It’s funny how things are all connected, when you really sit down to look at them. Well, not funny in a comedic sense, but funny as in interesting. For years, I have had trouble controlling my impulses. Many people who knew me understood this. I, unfortunately, did not. I never realized I had a problem until it was pointed out to me by someone I loved (The Cowboy, as written about here on Mamiverse in my parenting column). While others had tried to point out that I had a problem, they were usually people I was fighting with, and I was able to brush it off as “they just hate me.”
This man who loves me, though, noticed early on in our relationship that there was a pattern in my life of what he called self-destructive failure to control my impulses. He was quite clear in letting me know that any relationship we were to have would be contingent upon this pattern of mine being fixed. No fix, no relationship.
This pattern of impulse control failure had manifested itself most obviously in various unwise moves I’d made with regards to my career, online. I’d posted scathing letters and blog posts about my employers or business associates, for example, over the past decade, and though I’d incredibly thought at the time that such actions would help me to gain sympathy, these things always turned around to bite me. In the end, the only person who ended up hurt by my public tantrums was…me.
What I didn’t realize until very recently is that there were all sorts of other ways in which this same pattern of failing to control my most base and emotional impulses was harming me. Pretty much any area of my life you wanted to look at, there it was. Failure to control impulses.
DIAGNOSIS: BORDERLINE PERSONALITY DISORDER
I began to research this, realizing it was absolutely holding me captive in my own life, and was led to a therapist who wasted no time in diagnosing me with a mood disorder. I have what is called Borderline Personality Disorder. This disorder has a very bad rap among mental health specialists, because we’re the people who go nuts when someone breaks up with us, we’re the ones who try to kill ourselves, we’re the ones who sometimes turn on our own therapists, even, because we tend to have very black and white thinking. BPD has such a bad rap, in fact, that I hesitate to disclose this to you now, but I do so because I truly believe the truth will set us free. I’m not perfect. I have a disorder. I got it honestly, through a combination of biology and suffering, and I am working very, very hard to figure out how to handle it before it’s too late.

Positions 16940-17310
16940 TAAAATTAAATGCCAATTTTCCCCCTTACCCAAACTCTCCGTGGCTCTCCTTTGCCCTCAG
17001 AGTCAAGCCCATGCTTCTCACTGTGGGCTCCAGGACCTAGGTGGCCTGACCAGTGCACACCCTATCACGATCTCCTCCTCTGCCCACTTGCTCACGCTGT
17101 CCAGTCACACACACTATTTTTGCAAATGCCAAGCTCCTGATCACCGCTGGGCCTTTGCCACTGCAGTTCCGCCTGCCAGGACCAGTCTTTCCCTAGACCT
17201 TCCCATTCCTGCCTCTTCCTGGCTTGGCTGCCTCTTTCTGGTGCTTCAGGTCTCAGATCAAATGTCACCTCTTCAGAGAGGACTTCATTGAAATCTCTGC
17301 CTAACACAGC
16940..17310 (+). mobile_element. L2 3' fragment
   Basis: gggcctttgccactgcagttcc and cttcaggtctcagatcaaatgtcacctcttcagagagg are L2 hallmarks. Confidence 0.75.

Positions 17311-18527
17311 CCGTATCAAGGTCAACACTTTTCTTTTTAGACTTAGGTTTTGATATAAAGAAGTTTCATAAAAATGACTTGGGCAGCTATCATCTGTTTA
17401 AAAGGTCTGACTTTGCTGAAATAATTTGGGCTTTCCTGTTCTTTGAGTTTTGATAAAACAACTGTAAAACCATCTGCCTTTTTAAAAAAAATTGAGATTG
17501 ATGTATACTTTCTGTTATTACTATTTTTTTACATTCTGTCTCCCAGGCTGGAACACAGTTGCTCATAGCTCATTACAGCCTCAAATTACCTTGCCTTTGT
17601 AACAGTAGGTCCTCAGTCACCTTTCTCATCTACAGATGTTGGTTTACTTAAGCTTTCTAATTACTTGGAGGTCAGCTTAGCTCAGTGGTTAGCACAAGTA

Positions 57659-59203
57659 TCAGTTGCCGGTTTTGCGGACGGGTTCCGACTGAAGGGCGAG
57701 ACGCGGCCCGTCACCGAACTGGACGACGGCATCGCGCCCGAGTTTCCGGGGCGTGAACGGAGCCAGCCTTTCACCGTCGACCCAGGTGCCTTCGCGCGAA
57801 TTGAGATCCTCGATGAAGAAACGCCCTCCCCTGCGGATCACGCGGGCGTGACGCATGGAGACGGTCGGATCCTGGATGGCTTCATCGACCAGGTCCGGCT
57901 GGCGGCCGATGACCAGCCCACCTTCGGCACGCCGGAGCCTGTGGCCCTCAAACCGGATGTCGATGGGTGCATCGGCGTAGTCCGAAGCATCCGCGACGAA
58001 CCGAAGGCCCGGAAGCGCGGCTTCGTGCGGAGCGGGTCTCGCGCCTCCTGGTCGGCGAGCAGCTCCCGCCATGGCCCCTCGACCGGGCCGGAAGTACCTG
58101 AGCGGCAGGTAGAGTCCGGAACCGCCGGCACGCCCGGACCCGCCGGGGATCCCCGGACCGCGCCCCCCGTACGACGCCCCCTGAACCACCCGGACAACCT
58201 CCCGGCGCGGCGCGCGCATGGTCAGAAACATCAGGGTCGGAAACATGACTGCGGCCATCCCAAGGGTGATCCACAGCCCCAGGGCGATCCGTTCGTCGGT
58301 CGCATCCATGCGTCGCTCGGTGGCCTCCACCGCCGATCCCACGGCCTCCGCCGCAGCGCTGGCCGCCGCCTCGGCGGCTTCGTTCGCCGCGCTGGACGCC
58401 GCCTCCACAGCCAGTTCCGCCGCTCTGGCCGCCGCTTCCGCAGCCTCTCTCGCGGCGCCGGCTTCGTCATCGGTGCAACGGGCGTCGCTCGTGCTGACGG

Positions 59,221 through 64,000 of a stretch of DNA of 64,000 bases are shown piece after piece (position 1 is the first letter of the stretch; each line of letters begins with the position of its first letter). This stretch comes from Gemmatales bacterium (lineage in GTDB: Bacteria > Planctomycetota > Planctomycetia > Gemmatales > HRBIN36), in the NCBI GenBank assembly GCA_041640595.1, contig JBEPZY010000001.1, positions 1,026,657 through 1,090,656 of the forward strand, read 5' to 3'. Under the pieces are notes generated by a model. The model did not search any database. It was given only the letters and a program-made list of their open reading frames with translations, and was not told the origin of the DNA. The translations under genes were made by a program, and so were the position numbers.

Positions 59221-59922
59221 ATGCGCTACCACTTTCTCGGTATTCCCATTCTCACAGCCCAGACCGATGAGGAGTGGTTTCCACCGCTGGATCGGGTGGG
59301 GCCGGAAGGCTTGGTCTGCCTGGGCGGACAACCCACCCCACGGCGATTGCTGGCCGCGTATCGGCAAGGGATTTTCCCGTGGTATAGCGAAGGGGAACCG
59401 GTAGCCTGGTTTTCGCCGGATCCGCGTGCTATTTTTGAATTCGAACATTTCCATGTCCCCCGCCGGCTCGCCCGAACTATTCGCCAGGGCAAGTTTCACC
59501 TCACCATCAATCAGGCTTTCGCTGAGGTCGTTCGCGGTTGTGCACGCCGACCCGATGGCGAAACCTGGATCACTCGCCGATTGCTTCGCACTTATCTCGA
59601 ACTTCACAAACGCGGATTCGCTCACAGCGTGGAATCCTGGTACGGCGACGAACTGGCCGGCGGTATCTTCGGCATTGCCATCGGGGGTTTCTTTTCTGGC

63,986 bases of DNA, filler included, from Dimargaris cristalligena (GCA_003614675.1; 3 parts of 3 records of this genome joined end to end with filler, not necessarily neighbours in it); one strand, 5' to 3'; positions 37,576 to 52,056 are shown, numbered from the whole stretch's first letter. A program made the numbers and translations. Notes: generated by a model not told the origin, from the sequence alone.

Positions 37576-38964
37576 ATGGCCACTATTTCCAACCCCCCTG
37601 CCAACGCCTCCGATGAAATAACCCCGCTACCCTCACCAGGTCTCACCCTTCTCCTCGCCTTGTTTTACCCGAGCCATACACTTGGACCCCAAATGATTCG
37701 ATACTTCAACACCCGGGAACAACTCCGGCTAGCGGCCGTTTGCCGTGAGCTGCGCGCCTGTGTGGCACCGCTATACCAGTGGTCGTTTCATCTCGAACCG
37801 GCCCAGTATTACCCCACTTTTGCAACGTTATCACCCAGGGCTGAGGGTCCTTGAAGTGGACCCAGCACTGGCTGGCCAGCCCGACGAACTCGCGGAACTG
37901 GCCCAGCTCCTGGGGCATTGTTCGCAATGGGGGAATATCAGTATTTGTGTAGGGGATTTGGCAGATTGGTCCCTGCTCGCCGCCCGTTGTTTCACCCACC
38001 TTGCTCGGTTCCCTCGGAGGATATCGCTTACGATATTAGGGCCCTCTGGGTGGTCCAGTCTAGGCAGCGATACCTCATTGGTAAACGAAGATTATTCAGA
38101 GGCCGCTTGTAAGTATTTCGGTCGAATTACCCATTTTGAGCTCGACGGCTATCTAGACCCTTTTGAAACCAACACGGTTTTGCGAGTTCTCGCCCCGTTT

I’d gone through 42 years of life blindfolded, and this diagnosis was the first time anyone had lifted the cloth from my eyes long enough for me to see myself as I really was, and, most importantly, to catch a glimpse of a solution to this problem that had ruined just about every part of my life from the time I was 16 years old and it first reared its ugly head.
People with impulse control issues tend, among all of their other charming behaviors, to overeat. This is not a surprise. Eating right requires control. Self-control. Borderlines are notoriously lacking in this skill. Eating right also requires mastery over one’s emotions, if you are an emotional eater as so many of us are. It is no surprise, then, that Borderlines like me have higher rates of eating disorders and obesity than the rest of the population. Yes, we’re a lovely bunch, aren’t we?
There are complicated reasons I ended up this way, most of them sad and having taken place when I was a kid and had no say over what happened to me, and not worth burdening you with here. There is also a silver lining to my disorder—it has made me a very empathetic person who is able to live most happily in her imagination, where she can control everything—in other words, it made me a writer. So I’m not saying being a Borderline is all bad, though I am working very hard to correct it. I hope to remain a writer, even after the disorder that made me one goes away.
In short, my disorder, my lack of impulse control, made me fat. That’s what I ‘m trying to tell you. I see that now. I think that for many of us—though certainly not for all of us—issues with overeating and obesity can be traced to other, larger issues that likely plague other areas of our lives. In my case, I could not even begin to fix the weight problem until I honestly addressed the mood disorder. It wasn’t as simple as “eat less, exercise more” in my case. There was so much more to it.
A JOURNEY OF HEALING
I am embarking upon a journey of healing, with professional help, trying to get a handle on this monster on my back. And to my great delight, one of the unexpected side effects has been a healthier relationship with eating, and a loss of weight. We often say that there is a bias against fat people in our culture, but I don’t think it’s that simple. I think there is a biological basis for this inherent revulsion toward people who are obese. The physical body is truly a manifestation of our emotional well-being. People who are fat, as I was, walk around wearing their extra pounds as a flashing neon sign to others, advertising their emotional problems. Our bodies are the best barometer we have of how well we are doing, mentally. I know this statement will upset a lot of people, but I posit that most of that upset comes from the discomfort of recognizing a difficult truth.
To fix our bodies, we must first fix our souls. It’s as simple as that.